About the Author: You can read the music and film reviews of R.D Francis on Medium and learn more about his work on Facebook. He also writes for B&S Movies.

PURE TERROR MONTH: Magdalena, Possessed by the Devil (1974)

“Eh, you’ve seen one exorcist flick, you’ve seen ‘em all,” scoffs the B&S Movies surfer.

Oh, how wrong you are, you wee demon-possession babe in the woods.

There’s nothing in the post-William Friedkin horror oeuvre that will prepare you for this German rip-off. . . . Not Assonitis’s Beyond the Door. Not de Ossorio’s Demon Witch Child. Not Bosch’s Exorcismo. Not Gariazzo’s The Eerie Midnight Horror Show. Not Mickey “Mario Bava” Lion’s The House of Exorcism. Not Cascio’s The Return of the Exorcist.

Wake up, Maggie. I got something to say to you.

None of these Italian and Spanish demon-possession soirées compare to the silver screen sleaze that is Magdalena, Possessed by the Devil. And you thought the Germans crossed the boundaries of bad taste with their Hammer Studios witch hunt rip-off, Mark of the Devil (1970)? And you thought The Eerie Midnight Horror Show threw Friedkin’s class and style out the window? Not even Tony Curtis’s pimple-on-the-neck-turns-into-an-Indian-demon-shaman buffoonery of The Manitou (1978) is up to the challenge of this X-Rated demon romp.

“I want to take communion, but not in my mouth, but down in my ‘hoo-hoo,’ you dirty nun ‘boinker,’” Magpie caresses her “triangle of death” before a priest. “When are you going to ‘screw’ your housekeeper,” she rants to Father Ed in an un-synced dub that makes Italian Giallos look in-sync.

Welcome to the X-Rated adventures of Linda Does Berlin, aka Satan’s Full-Frontal Lesbians School for Girls.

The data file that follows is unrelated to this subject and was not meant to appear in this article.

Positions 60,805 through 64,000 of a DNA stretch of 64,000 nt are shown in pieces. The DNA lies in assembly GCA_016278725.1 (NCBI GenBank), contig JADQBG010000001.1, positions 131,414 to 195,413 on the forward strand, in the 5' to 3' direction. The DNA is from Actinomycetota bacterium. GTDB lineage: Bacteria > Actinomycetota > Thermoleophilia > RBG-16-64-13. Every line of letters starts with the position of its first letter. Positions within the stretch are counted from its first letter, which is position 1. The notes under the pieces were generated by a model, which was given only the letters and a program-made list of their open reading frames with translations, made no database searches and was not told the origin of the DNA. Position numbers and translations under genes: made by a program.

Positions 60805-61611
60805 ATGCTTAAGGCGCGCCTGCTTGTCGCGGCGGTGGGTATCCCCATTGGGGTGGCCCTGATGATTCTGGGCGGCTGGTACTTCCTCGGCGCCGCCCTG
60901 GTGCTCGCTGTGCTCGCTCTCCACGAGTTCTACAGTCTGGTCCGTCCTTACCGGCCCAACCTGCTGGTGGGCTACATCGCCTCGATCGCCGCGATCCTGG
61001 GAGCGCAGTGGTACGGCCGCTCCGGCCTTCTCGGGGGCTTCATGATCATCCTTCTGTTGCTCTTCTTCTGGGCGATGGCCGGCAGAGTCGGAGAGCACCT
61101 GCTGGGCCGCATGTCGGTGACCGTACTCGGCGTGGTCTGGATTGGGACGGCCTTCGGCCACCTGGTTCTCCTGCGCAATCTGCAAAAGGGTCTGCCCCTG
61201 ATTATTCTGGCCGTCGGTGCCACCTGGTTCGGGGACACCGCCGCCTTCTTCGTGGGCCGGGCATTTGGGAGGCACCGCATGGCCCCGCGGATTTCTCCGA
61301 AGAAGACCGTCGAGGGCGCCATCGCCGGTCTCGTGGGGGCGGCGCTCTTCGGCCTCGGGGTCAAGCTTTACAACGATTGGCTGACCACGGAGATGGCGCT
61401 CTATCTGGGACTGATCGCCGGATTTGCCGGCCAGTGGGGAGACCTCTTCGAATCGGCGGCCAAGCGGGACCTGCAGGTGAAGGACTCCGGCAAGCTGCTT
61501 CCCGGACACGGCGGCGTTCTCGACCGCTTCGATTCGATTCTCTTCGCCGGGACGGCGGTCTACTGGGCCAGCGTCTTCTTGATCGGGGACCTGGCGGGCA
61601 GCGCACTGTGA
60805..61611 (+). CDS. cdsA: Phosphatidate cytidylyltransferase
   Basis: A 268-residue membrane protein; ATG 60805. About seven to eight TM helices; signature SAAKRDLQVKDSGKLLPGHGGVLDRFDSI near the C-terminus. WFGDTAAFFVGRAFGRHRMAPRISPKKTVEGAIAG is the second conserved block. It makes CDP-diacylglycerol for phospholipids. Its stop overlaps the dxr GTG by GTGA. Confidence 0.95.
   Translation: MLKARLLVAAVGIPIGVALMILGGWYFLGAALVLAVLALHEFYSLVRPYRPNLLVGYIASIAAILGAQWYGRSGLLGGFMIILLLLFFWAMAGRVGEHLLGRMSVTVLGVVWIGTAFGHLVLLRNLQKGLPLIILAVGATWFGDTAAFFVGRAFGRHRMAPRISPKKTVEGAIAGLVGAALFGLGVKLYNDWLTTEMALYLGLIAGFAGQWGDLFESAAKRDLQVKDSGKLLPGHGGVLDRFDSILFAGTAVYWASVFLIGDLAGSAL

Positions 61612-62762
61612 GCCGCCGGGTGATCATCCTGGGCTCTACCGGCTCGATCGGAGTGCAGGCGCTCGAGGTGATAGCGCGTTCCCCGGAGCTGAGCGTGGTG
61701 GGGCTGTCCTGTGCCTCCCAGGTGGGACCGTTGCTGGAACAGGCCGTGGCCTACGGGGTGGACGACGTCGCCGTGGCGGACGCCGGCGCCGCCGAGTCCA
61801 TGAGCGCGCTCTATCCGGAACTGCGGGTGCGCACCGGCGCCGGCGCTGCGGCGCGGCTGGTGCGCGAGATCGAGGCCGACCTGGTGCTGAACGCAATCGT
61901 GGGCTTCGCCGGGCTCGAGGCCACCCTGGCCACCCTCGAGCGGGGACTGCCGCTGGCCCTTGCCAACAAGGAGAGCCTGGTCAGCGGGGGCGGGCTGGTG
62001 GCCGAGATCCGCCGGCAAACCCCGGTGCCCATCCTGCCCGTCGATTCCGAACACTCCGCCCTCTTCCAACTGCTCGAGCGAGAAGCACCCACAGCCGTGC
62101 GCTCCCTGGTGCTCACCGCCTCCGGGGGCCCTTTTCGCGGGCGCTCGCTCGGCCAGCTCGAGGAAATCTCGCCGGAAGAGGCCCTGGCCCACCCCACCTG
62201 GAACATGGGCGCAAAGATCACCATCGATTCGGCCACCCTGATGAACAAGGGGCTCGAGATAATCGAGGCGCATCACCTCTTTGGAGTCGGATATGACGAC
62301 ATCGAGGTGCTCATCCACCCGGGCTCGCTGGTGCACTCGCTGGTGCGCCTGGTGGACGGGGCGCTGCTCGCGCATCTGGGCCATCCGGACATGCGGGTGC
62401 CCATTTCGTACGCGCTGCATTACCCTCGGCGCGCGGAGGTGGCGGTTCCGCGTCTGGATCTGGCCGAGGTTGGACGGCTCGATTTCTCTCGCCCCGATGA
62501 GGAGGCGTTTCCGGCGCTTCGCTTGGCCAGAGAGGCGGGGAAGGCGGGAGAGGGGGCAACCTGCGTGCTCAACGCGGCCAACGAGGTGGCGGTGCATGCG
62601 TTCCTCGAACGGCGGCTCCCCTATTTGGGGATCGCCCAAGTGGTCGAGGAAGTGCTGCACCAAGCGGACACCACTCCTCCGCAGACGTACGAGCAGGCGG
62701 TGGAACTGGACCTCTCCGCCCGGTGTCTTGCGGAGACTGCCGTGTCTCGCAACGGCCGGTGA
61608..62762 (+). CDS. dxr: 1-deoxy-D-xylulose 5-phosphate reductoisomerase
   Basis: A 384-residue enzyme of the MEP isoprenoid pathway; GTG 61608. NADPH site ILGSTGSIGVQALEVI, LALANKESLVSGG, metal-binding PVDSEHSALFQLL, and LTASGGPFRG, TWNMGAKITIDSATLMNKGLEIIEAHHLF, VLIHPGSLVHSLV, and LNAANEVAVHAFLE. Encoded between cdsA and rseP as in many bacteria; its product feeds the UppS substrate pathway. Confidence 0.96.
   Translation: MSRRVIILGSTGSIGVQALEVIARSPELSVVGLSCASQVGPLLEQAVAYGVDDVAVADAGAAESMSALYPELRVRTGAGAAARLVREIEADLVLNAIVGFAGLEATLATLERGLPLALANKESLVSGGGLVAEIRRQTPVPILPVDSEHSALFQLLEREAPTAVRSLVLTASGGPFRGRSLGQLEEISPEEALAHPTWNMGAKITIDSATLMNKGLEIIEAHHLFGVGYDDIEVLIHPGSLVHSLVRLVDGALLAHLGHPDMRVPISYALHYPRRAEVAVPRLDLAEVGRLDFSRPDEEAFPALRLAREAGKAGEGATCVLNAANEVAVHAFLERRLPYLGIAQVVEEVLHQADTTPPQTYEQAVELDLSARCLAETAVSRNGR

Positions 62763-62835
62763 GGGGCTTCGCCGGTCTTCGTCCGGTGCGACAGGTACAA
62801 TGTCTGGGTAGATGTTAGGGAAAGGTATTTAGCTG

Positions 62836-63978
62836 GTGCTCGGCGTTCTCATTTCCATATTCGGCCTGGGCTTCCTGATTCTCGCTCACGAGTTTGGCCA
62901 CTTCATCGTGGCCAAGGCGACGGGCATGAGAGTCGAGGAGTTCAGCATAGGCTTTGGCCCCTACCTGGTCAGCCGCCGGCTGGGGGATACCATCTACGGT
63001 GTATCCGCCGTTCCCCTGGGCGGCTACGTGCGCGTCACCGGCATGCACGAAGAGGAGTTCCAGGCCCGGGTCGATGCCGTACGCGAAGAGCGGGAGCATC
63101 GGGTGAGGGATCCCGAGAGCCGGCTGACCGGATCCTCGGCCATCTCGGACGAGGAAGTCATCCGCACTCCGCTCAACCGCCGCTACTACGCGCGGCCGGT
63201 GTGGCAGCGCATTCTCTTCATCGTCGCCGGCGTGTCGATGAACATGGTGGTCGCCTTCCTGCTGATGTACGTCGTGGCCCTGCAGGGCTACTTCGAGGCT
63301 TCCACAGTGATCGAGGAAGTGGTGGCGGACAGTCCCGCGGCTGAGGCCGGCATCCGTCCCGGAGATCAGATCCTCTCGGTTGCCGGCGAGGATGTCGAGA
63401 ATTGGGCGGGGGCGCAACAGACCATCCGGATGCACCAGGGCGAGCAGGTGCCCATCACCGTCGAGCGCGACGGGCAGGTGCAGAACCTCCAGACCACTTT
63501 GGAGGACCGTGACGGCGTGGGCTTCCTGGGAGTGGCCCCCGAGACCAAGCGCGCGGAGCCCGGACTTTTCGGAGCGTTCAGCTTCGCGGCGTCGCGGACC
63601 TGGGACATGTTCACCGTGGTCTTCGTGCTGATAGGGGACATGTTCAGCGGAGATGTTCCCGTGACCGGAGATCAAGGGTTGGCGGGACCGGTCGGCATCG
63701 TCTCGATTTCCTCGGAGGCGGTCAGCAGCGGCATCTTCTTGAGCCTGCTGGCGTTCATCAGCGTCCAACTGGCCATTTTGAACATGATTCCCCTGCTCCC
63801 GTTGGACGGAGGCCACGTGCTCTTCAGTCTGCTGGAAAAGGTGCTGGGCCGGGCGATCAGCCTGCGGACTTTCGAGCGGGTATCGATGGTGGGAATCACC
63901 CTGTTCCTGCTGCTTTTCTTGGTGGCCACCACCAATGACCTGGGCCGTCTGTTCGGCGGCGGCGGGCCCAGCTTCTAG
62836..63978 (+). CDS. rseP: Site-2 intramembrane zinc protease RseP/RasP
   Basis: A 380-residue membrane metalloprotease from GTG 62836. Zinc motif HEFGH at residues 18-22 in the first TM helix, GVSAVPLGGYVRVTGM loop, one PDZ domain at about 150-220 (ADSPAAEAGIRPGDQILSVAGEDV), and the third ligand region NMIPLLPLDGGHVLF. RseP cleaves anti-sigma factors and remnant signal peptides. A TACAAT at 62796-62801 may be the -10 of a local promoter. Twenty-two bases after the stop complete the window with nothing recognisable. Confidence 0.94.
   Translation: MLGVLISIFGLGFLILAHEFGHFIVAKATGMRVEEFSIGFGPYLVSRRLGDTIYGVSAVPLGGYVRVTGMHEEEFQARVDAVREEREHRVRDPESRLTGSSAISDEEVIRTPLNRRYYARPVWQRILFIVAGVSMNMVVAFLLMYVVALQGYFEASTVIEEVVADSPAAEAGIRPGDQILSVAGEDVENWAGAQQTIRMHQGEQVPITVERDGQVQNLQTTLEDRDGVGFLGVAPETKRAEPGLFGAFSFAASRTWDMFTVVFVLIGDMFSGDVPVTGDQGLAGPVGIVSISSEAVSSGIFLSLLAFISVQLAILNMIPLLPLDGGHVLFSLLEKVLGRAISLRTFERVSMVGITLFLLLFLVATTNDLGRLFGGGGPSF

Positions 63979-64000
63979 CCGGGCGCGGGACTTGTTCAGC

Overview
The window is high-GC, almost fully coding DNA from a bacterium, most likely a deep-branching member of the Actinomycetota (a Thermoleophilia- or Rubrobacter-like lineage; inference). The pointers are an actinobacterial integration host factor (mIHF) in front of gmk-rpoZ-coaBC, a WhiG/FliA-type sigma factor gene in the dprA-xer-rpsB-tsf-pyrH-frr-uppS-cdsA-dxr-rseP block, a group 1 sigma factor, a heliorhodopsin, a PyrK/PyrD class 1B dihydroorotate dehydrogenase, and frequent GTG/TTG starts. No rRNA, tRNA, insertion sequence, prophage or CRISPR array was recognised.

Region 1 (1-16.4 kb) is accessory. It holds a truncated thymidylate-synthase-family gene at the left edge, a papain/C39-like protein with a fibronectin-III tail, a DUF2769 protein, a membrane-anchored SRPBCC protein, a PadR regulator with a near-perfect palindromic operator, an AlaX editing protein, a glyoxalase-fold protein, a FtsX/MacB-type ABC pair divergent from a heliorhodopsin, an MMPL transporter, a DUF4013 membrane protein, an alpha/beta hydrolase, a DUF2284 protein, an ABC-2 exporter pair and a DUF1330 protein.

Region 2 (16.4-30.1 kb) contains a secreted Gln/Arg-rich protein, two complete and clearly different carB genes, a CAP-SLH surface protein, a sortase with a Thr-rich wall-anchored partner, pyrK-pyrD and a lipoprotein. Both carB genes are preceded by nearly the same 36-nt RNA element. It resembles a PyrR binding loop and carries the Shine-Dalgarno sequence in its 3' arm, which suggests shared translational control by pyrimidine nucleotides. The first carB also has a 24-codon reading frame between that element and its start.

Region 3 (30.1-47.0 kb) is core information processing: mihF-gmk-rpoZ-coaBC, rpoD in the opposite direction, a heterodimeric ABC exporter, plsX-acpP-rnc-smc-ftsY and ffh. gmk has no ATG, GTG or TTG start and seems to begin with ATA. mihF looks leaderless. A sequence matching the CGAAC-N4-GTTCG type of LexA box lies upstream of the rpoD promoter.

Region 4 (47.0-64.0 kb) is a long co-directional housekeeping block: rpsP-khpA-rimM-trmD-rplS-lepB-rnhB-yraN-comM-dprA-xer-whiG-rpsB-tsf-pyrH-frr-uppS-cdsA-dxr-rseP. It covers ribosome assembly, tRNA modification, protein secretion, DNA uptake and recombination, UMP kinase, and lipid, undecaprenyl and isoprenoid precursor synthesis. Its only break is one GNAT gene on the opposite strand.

Our story beings with a Godspell-cum-Rocky Horror Show cast reject, aka a prostitute, walking down the street on a pleasant Ash Wednesday evening who launches into scenery-chewing hysterics at the discovery of an old man, Joseph Winter, crucified Jesus-style on the gate of her apartment building and . . .

Jump Cut! We’re in a record store with hot German chicks so we can meet ol’ Joe’s niece, Magdalena, who’s off to a party at her boarding school. . . . Now, if you know your Eurotrash cinema, you know the entire student body—even the headmistress and the instructors—at all-female boarding schools are red-herring “lesbians” because, well, all of the girls in Eurotrash-boarding schools are lesbians and up to some nefarious, bitchy deeds to torture the naïve innocent girl who just had a rich uncle kick-the-bucket, aka Joseph Winter.

. . . And cue the swarm of buzzing-house-flies SFX so people know shits-about-to-go-down. Ol’ Uncle Joe is sitting up in the morgue and, for whatever reason, this inspires Maggie to spaz n’ spider-arch and spew some rabies-foam and ruin the Lesbian School for Girls party. But that’s just plot piffle: We got ourselves two red-herring lesbians on the stairs giving us a “triangle of death” rub and a full-frontal rack at the 15-minute mark. What does this have to do with the plot? Nothing, it’s the ubiquitous and unnecessary “de Ossorio” lesbo-scene—so the director has a fantasy to jerk to after the day’s wrap.